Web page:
Smart Grid technology roadmaps help utilities plan for grid modernization. At the recent Grid ComForum conference, senior utility executives noted that their roadmaps are adjusting to address organizational realignments – particularly in managing the convergence of Information Technologies (IT – including communications) with Operations Technologies (OT – such as systems that manage the flow of electricity in transmission and distribution grids.) But Smart Grid roadmaps also must address changes in utility cultures, particularly the investor-owned utilities (IOUs), and these changes will require support in the form of new regulatory policies.
Why does the corporate culture of the IOU need to change? Because the Smart Grid, (Grid 2.0) won’t look or operate like the current grid. Grid 1.0 is a complex machine that manages to deliver electricity from centralized sources across the supply chain in a “just-in-time” format to meters. It mostly relies on fossil fuels. Utilities have been marvelously adept at running this machine. Unfortunately, Grid 1.0 has reached its limits. Grid 2.0 will have electricity flows back and forth across the distribution grid. Grid 2.0 will have new participants in the electricity supply chain. Fundamental shifts in thinking as well as in regulatory policy need to occur so that utilities and ratepayers can gain the most out of their Smart Grid investments. We all benefit when IOUs can adapt and evolve as the Smart Grid becomes reality.
Here are three corporate culture and accompanying policy changes that will help IOUs thrive in Grid 2.0:
Support decoupling policies. The Smart Grid Dictionary defines decoupling as a regulatory and market strategy that allows utilities to invest in and profit from efficiency-based capacity by assuring them a return that is equivalent to sales of electricity. Decoupling allows utilities to actually encourage consumers to use less electricity without taking a financial hit. After all, what business would ever spend money to encourage you to use less of their product or service. But with decoupling, there is no penalty for utilities to have successful energy efficiency programs (which reduce bills for consumers). Decoupling frees utilities to become trusted advisors to their customer base, and that sets the stage for new programs such as residential demand response. There are 30 states that do not have decoupling in place for electricity and/or gas. Utilities and state regulators should create sensible decoupling policies as soon as possible to spur energy savings for their ratepayers.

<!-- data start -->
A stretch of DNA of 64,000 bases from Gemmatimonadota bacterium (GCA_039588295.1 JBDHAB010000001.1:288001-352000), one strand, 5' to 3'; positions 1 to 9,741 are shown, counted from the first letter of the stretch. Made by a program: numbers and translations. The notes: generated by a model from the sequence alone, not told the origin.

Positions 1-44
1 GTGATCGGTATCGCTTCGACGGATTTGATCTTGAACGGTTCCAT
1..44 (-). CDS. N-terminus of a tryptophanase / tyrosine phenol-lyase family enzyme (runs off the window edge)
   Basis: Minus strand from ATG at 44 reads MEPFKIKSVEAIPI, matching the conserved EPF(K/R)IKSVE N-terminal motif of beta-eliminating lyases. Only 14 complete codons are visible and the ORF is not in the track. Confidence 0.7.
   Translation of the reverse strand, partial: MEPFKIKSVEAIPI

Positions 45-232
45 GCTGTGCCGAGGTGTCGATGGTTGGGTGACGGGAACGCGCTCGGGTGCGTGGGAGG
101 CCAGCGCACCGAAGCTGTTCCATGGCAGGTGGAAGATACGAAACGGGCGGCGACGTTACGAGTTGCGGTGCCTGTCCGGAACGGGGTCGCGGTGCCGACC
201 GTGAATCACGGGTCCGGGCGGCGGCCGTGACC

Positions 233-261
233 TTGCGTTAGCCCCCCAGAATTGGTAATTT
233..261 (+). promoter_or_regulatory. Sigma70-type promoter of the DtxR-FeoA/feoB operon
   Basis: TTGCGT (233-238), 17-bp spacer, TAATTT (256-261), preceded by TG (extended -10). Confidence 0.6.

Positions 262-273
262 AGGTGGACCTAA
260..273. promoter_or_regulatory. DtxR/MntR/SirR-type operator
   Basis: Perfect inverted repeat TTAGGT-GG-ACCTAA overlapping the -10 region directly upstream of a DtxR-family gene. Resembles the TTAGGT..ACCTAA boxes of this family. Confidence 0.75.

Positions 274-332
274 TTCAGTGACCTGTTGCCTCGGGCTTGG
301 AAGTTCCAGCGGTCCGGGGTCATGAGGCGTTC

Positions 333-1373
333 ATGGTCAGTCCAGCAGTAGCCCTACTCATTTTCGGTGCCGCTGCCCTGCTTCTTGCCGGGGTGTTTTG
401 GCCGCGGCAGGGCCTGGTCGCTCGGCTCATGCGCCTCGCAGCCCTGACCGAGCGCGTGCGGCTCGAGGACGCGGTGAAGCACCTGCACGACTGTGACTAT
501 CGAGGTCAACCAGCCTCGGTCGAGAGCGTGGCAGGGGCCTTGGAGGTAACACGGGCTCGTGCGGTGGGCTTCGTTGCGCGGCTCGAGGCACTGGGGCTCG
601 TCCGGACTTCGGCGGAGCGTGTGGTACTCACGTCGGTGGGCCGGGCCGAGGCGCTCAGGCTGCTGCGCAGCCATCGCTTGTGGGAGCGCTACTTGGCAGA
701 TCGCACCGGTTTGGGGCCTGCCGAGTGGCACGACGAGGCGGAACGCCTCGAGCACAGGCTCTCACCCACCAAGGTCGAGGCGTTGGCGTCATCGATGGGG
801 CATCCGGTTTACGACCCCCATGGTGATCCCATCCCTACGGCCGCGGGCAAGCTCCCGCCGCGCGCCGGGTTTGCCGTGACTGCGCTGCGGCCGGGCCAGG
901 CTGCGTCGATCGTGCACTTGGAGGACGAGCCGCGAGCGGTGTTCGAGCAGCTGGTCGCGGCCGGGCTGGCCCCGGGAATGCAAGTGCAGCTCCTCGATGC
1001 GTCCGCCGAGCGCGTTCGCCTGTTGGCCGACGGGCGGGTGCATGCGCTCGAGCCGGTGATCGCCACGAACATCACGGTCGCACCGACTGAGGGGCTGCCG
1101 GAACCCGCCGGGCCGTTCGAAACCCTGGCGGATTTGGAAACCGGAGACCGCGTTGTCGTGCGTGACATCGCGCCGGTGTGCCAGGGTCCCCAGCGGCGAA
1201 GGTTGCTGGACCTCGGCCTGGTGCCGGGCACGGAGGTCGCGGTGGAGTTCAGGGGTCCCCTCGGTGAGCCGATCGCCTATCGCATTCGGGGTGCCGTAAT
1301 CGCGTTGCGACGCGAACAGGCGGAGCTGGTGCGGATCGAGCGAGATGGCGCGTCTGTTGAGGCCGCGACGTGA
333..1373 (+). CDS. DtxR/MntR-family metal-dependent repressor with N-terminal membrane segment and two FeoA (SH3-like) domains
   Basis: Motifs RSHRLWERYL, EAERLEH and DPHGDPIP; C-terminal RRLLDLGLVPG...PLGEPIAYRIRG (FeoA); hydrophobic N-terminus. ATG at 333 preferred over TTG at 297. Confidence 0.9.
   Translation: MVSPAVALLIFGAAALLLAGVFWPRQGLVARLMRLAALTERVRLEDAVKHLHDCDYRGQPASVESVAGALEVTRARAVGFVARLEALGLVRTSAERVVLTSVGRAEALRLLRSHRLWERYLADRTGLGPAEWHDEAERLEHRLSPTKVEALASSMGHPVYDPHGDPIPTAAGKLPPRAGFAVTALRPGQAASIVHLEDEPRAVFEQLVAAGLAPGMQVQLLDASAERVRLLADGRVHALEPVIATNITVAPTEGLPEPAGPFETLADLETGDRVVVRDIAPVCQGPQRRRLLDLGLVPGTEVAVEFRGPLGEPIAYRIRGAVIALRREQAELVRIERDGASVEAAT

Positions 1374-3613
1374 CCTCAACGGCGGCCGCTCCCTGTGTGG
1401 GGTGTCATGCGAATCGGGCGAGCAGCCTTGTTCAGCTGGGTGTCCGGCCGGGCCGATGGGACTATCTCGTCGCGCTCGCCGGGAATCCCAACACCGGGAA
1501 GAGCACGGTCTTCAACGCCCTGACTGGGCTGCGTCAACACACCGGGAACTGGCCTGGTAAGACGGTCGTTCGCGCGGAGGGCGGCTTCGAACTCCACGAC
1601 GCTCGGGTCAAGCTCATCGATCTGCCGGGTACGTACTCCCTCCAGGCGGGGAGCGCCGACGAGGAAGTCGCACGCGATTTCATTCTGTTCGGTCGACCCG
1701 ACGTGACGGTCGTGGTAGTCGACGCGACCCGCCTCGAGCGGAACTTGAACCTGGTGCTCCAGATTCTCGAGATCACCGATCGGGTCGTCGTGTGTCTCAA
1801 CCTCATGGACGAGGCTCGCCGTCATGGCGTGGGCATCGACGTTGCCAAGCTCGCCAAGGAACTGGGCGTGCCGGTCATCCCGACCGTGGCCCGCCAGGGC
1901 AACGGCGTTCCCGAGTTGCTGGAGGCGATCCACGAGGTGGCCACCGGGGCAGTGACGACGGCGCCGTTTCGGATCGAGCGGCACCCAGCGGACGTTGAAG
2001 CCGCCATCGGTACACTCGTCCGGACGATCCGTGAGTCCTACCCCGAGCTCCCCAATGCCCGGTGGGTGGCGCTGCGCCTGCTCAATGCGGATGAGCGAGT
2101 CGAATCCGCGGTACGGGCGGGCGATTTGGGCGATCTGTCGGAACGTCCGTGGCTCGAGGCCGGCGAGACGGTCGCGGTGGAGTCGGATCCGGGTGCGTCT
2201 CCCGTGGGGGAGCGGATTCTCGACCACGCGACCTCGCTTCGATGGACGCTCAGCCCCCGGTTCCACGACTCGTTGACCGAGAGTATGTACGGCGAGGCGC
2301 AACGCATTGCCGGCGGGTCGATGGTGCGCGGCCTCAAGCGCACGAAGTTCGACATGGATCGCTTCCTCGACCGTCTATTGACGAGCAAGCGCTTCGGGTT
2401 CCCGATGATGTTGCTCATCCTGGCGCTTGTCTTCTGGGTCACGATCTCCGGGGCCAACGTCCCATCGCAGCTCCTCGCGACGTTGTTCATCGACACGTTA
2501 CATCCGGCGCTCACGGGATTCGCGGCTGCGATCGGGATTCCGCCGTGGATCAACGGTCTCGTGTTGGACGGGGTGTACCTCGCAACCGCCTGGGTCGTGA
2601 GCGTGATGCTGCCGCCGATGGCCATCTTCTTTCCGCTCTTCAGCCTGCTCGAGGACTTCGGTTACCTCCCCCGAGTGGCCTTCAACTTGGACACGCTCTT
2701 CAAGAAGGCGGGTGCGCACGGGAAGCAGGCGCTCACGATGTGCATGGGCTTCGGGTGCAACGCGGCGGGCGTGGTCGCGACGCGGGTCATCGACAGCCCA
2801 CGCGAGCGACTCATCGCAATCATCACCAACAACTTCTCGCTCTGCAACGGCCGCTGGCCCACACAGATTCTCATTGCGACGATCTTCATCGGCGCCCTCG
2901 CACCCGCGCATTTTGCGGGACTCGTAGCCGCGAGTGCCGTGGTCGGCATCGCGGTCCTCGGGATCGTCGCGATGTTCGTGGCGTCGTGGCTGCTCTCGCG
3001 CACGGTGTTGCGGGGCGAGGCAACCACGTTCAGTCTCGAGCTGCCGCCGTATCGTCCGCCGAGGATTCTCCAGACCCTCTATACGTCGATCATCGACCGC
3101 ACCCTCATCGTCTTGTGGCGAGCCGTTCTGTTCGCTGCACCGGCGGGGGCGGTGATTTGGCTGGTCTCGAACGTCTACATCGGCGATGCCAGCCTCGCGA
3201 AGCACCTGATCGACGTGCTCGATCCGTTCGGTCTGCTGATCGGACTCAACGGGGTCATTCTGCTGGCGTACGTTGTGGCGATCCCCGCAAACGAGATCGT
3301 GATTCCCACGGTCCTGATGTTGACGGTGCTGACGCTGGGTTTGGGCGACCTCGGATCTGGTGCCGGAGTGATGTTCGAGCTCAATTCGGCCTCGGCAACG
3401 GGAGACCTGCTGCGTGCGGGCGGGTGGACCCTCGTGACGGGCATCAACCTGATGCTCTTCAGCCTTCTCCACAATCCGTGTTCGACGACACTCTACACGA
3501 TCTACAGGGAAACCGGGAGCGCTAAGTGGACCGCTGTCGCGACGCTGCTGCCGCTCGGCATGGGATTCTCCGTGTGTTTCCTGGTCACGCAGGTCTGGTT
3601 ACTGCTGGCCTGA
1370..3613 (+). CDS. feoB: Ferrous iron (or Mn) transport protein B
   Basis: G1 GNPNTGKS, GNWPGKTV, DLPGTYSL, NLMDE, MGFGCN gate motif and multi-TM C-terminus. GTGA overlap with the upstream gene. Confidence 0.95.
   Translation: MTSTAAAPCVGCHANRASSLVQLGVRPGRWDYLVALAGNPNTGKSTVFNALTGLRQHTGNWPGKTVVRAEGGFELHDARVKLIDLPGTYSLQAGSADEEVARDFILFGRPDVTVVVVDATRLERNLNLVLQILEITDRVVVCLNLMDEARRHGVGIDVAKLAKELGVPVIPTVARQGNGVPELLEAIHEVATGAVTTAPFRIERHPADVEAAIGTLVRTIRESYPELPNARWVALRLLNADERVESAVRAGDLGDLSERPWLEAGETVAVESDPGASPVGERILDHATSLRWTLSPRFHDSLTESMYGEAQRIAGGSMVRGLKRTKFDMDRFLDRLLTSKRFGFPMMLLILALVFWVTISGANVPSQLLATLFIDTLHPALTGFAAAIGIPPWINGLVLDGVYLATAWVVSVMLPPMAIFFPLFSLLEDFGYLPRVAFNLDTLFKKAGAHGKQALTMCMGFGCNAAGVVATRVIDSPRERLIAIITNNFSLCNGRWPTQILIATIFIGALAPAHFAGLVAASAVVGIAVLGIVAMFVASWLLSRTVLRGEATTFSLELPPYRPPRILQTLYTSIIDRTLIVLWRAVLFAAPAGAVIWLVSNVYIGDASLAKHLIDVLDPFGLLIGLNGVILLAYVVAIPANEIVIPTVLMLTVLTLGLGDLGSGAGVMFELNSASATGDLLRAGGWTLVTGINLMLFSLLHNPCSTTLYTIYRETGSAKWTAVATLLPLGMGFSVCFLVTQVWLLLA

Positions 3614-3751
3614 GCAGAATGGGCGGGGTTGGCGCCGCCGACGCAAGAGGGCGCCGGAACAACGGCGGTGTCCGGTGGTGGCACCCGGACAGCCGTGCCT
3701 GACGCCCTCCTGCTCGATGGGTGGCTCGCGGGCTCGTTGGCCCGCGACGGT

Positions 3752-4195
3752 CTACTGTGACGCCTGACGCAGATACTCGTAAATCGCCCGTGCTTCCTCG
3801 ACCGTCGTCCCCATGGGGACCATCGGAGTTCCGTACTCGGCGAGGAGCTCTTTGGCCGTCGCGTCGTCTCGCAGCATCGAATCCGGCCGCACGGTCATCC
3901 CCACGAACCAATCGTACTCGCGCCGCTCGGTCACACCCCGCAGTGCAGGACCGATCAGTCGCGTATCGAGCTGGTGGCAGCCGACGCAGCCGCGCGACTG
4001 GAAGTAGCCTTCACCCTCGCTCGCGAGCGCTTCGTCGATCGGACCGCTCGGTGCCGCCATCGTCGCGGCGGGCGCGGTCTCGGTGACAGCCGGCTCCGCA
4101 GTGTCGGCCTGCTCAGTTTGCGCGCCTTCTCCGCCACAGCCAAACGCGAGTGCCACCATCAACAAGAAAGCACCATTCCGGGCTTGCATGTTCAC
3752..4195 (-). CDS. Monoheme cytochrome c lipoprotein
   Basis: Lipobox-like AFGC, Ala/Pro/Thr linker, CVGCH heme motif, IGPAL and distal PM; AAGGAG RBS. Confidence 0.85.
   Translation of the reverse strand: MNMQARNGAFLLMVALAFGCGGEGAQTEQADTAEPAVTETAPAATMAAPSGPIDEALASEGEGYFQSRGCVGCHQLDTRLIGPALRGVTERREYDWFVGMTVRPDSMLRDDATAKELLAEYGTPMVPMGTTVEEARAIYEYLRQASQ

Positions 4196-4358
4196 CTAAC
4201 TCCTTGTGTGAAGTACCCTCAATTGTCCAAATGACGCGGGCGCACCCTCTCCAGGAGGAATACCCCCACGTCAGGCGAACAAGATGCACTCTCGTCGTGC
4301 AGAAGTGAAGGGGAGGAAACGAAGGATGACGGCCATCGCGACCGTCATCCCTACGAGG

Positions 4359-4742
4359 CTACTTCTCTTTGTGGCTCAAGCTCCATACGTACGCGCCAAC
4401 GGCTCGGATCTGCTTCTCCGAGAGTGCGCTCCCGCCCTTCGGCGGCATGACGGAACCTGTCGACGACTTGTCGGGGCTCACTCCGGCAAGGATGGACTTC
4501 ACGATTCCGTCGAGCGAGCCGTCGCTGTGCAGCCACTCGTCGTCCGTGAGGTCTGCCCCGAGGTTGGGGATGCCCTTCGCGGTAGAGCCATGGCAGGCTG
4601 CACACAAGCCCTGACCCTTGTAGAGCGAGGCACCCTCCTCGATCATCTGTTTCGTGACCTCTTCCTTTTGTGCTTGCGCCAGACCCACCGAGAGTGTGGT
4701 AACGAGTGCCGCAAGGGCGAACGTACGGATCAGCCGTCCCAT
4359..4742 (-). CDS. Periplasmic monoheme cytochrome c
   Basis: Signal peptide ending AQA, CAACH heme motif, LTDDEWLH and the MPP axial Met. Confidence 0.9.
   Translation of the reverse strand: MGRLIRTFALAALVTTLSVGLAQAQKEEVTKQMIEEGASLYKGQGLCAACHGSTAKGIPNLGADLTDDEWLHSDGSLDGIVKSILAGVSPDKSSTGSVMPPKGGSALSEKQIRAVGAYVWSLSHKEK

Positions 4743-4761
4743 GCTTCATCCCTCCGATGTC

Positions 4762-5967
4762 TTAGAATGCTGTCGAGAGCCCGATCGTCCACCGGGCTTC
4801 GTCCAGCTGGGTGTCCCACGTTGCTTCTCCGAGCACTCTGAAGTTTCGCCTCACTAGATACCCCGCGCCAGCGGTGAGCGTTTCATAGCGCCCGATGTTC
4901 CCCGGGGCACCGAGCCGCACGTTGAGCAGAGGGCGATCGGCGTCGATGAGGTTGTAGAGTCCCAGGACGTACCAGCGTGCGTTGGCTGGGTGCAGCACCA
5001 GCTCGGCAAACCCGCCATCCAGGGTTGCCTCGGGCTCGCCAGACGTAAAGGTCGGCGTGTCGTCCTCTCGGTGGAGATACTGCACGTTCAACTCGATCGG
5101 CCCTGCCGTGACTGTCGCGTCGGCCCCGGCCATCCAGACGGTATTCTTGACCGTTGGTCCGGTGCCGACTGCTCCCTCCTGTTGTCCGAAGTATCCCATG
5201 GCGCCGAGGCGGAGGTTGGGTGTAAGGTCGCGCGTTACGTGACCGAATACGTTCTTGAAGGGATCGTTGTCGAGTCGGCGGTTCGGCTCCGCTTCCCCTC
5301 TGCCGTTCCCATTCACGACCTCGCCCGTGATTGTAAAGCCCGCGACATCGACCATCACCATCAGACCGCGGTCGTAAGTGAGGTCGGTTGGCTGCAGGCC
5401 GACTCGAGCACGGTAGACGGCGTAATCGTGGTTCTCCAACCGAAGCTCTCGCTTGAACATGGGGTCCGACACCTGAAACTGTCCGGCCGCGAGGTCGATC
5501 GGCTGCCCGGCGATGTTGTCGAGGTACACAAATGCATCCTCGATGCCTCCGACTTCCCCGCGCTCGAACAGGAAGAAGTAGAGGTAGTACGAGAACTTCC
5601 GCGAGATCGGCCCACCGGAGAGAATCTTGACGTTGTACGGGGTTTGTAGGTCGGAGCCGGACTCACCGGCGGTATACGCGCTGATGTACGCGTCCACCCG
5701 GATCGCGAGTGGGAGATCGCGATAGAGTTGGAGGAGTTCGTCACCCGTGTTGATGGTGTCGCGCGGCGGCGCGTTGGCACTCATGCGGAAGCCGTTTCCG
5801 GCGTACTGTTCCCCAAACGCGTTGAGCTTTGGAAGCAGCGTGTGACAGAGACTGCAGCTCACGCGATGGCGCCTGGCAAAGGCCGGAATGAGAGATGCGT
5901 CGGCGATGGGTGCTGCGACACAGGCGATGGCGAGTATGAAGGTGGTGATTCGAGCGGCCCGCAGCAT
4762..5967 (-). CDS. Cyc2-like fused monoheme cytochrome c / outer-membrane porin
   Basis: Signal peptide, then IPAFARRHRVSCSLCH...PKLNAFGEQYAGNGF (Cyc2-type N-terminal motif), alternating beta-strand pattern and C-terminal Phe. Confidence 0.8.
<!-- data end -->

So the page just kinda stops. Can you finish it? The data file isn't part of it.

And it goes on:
Embrace Distributed Energy Resource (DER) strategies and programs. DER includes customer-owned generation (like rooftop solar) and energy storage (like EVs or stationary batteries) that can substitute or supplement the traditional utility assets that deliver electricity to end users. Microgrids play a similar role. Utilities can leverage DER as cooperative, not competitive resources, and offer services to help customers manage DER assets. IOUs do have one challenge about DER that needs to be addressed with policy changes. Today’s regulatory policies reward utility investment in assets. We need to consider a form of “asset decoupling” to help utilities be rewarded for successful participation in DER programs using customer-owned assets.
Redefine consumer relationships. Consumers are evolving to prosumers or producing consumers who can produce or store electricity that can offset any distribution grid’s electricity needs during periods of intensive use (also known as peak demand). Prosumers can help utilities avoid investment in expensive peak power plants or peak power purchases. However, prosumers are not just limited to people or businesses with the right equipment to make or store kilowatts of electricity. Any participant in a demand response (DR) program is a prosumer – they are producing negawatts of electricity. Acceleration of net metering and Feed in Tariffs (FiTs) policies, as well as deployment of residential DR programs promote this relationship redefinition.
These three substantive shifts in thinking and in regulatory policies will have meaningful impacts on utility cultures. It will also have impacts on the rest of us too as electricity consumers. New business models that are encouraged by changes described here can help accelerate adoption of new product and services innovations. In turn, these innovations can reduce electricity costs, reduce greenhouse gas emissions, and improve our energy security.